Concept: Collaboration of International Law

In today's globalized world, international law education is at a turning point.

Until now, international law has been used by only a few specialists, such as diplomats, international organization officials, and academics, because the basic unit of international law is the state. Today, however, with economic activities and movement of people across national borders, and with the growing seriousness of environmental problems, it is also commonly used by people working in diverse positions, including domestic legal professionals, administrative officials including local governments, business persons, and civil societies. This phenomenon surrounding contemporary society is forcing teachers of international law to reconsider the people who learn, the content to be taught, and the materials for students.

Early career teachers are particularly struggling in the dynamics due inexperience.

Traditionally, the teaching skills of international law were considered to be something that each educator should cultivate through his or her own teaching practice, and only few trainings have been provided for young educators. However, the demands of the era of globalization have created a need for high quality international law education. In addition, there is a need to fundamentally review the content, methods, and objectives of education to date. To respond to such needs, the CoLabIL Project creates a space for the co-education of teachers of international law beyond the three boundaries: disciplines, national borders, and generations.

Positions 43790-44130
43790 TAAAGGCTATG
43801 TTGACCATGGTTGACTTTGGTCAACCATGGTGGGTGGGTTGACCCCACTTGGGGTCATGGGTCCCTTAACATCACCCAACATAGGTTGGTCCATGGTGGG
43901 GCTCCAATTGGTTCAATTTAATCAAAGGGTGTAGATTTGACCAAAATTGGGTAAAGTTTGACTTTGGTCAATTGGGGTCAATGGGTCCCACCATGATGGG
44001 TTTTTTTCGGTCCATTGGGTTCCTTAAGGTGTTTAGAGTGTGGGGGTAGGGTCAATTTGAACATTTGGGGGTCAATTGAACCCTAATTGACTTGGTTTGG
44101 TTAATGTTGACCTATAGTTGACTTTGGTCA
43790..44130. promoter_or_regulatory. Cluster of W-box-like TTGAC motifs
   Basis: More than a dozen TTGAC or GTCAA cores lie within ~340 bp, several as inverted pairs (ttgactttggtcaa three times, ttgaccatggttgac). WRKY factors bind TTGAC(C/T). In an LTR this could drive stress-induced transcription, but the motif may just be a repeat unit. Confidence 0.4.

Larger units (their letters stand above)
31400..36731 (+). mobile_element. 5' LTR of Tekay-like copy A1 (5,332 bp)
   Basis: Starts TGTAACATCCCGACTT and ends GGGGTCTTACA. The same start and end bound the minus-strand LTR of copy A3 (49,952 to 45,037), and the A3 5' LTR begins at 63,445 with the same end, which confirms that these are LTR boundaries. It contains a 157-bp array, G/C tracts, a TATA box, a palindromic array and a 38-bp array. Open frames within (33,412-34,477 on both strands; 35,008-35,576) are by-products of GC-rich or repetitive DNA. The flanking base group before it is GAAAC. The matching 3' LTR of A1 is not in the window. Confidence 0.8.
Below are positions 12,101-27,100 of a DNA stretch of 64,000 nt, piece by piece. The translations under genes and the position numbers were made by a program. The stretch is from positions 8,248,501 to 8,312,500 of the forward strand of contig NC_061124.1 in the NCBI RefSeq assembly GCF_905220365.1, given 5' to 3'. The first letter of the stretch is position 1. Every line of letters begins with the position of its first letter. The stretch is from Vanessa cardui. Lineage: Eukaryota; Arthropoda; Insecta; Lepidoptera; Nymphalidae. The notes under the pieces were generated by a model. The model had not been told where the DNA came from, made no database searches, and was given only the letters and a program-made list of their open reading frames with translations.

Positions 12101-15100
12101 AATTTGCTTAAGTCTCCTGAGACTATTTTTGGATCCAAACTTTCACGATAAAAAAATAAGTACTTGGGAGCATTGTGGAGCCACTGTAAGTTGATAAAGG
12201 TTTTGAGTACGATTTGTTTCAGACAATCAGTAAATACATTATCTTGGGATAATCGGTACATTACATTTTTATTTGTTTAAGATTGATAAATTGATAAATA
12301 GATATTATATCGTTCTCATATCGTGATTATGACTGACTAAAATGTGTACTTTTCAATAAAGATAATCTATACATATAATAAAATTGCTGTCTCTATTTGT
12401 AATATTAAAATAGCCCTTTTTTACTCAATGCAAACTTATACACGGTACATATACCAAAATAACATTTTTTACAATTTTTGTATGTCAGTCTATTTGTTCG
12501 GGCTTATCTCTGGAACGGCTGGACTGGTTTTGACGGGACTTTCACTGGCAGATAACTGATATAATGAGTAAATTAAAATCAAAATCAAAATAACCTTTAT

CoLabIL Project

Comparative Research on International Legal Education and Capacity Building of Early Carrer Educators: Collaboration Across Disciplines, National Borders, and Generations

The project is funded by the Suenobu Foundation’s Comparative and Foreign Law Research and Education Project 2023–2026.

Project Managers

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